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Missteps of a Narwhal Calf

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liftIO and a Formal Haskell Learning Curve
king, avatar, owl, ozten, austin
ozten
I’ve come to know Control.Monad.Trans and liftIO for the first time.

I was trying to glue together Database.HDBC results and a Happstack.Server Response. My method’s which wouldn’t compile looked like

currentWeight :: ServerPartT IO Response
currentWeight = let conn = connectMySQL defaultMySQLConnectInfo { mysqlHost = host, mysqlDatabase = database, mysqlUser = username, mysqlPassword = password, mysqlUnixSocket = unixSocket}
                -- this works...
                --in return $ toResponse "f"
                -- but not this..
                in (currentStat conn) >>= showStats
                where
                  showStats :: Stats -> ServerPartT IO Response
                  showStats stats = return $ toResponse $ show stats

The function currentStat retrieves a row from the database and creates a Stats piece of data.

I got some help on #haskell from ksf and Twey. I now understand that I needed to “lift” my expressions of type IO into the ServerPartT monad. liftIO was the recommended function.

It makes sense now, but I didn’t know you could “stack contexts” like this.

There was also some discussion of fmap, <$>, etc... but it was all a bit much for me at this point. There are so many advanced features to the language, I think it’s tough to give newbies advice. It’s seems easy to bake in lots of advanced features instead of the most basic, brain dead example, so that they will see the core of the answer and can then later “rework” it as they learn Applicative, combinators, partially applied functions, etc.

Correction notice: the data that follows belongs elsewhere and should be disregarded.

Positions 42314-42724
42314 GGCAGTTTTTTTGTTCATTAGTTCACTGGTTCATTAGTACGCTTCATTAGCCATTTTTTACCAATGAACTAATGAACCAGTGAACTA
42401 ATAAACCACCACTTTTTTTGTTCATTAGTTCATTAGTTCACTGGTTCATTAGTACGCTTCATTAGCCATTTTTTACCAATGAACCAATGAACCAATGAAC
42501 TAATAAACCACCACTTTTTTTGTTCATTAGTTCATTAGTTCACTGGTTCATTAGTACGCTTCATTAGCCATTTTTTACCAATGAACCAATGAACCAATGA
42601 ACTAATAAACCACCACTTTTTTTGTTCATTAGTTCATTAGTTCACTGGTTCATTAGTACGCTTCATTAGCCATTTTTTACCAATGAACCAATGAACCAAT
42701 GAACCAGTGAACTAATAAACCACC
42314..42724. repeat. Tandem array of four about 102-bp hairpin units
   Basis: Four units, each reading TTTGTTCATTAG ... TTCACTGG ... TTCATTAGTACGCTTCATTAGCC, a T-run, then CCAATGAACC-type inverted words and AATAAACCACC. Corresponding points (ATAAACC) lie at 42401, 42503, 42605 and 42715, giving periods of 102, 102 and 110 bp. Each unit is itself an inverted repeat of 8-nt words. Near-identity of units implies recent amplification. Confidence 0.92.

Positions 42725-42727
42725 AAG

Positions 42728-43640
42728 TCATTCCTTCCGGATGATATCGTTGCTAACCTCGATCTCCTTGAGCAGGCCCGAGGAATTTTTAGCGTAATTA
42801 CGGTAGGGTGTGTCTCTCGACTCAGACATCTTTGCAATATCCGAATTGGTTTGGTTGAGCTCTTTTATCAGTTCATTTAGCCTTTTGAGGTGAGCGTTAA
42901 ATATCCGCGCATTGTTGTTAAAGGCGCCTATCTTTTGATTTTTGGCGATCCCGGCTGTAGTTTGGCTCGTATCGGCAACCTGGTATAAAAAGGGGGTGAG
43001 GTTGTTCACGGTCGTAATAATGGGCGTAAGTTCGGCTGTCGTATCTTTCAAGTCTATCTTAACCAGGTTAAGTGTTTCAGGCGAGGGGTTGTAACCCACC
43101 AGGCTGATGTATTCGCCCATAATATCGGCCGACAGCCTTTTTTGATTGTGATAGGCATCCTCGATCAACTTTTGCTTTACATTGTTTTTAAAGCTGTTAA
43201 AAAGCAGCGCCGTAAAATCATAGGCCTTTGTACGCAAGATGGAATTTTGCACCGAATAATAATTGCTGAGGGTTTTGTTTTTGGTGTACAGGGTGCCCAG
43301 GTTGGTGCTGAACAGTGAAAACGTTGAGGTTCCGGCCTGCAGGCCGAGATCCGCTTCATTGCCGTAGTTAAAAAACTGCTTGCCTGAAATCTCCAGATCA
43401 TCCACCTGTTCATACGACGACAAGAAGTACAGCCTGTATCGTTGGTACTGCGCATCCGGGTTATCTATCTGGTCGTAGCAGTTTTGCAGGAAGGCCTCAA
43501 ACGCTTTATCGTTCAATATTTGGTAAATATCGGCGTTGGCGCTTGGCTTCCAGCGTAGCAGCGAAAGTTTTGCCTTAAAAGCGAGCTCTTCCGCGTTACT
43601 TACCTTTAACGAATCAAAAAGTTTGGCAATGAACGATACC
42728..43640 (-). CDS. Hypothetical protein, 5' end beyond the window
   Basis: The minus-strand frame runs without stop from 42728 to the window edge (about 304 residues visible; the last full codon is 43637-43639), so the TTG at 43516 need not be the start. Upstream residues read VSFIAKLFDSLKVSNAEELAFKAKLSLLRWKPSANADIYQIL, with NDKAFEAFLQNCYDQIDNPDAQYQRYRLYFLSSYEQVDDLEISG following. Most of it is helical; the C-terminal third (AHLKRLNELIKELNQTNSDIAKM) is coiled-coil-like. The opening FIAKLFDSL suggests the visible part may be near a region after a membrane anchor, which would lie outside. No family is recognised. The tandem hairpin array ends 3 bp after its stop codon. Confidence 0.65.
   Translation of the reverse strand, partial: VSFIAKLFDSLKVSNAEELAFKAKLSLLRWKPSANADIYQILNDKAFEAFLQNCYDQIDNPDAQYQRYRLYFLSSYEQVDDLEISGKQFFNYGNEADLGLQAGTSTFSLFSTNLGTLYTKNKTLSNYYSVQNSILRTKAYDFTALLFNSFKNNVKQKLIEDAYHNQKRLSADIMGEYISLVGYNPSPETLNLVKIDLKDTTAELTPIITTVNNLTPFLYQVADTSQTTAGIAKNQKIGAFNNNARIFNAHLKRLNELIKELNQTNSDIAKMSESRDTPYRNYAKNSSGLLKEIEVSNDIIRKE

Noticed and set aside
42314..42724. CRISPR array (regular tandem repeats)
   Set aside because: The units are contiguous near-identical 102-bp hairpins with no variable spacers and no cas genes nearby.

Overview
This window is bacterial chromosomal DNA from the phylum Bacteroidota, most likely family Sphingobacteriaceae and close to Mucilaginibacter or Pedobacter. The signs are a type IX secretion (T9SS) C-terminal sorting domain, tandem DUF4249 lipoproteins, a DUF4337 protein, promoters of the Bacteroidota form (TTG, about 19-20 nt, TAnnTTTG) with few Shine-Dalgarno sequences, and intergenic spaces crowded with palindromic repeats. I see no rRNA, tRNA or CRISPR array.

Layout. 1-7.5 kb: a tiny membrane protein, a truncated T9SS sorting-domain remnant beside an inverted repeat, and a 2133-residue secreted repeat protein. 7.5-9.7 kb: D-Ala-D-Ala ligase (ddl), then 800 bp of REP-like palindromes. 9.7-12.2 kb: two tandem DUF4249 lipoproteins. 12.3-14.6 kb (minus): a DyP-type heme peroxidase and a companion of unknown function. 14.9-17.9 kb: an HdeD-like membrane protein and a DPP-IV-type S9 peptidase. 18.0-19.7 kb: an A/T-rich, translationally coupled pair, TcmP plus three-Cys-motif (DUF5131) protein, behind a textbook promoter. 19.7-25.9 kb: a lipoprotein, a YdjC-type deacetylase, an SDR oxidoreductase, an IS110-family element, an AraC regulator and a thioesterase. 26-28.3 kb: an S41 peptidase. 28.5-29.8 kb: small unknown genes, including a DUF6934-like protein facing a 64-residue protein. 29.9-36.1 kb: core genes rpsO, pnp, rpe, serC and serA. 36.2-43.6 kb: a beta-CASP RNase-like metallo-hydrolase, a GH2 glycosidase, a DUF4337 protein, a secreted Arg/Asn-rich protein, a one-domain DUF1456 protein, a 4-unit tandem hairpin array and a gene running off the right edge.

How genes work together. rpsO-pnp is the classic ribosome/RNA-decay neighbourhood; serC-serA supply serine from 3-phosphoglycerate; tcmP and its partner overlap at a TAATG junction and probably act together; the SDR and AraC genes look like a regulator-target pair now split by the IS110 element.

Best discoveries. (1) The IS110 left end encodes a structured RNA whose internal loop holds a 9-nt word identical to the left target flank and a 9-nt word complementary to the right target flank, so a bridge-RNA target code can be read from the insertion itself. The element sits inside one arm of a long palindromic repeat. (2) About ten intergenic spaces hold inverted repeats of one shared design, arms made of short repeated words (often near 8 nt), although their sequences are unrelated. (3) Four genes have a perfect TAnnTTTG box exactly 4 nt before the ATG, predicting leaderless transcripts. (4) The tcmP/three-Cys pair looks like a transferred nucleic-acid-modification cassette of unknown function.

One role that RWH plays, but that I think could be improved upon, is to have a Formal Haskell Learning Curve. It would be a series of “levels” in understanding the Haskell language. At beginner level I you study the syntax for declaring functions, data types, how to run your code, and part of the Prelude, recursion, etc. Level II you learn the IO monad, etc at higher levels it begins to branch. At level 4 you understand stacking monads, and a bunch of other stuff I don’t know yet :) Then when people are helping you they can try to stay on your level in the explanation.
Haskell Levels

We do this intuitively already when we teach someone a topic. With a formal learning curve, we can say... don’t tackle HDBC until your a level 3 and don’t mess with Happstack until your a level 4, etc.


They also pointed me to the Typeclassopedia, which I am reading now. This is good supplementary material, but covers way to many “levels” and steepens the learning curve.

W00t! I’ve got data being displayed in my browser via MySQL...
currentWeight :: ServerPartT IO Response
currentWeight = connectDb >>= (\conn ->
                    liftIO (currentStat conn) >>= showStats)
                where
                  connectDb = liftIO $ connectMySQL defaultMySQLConnectInfo { mysqlHost = host, mysqlDatabase = database, mysqlUser = username, mysqlPassword = password, mysqlUnixSocket = unixSocket}
                  showStats :: Stats -> ServerPartT IO Response
                  showStats stats = return $ toResponse $ show stats

The key here was lifting the connection and lifting my results from the database each time, before using the >>= function.

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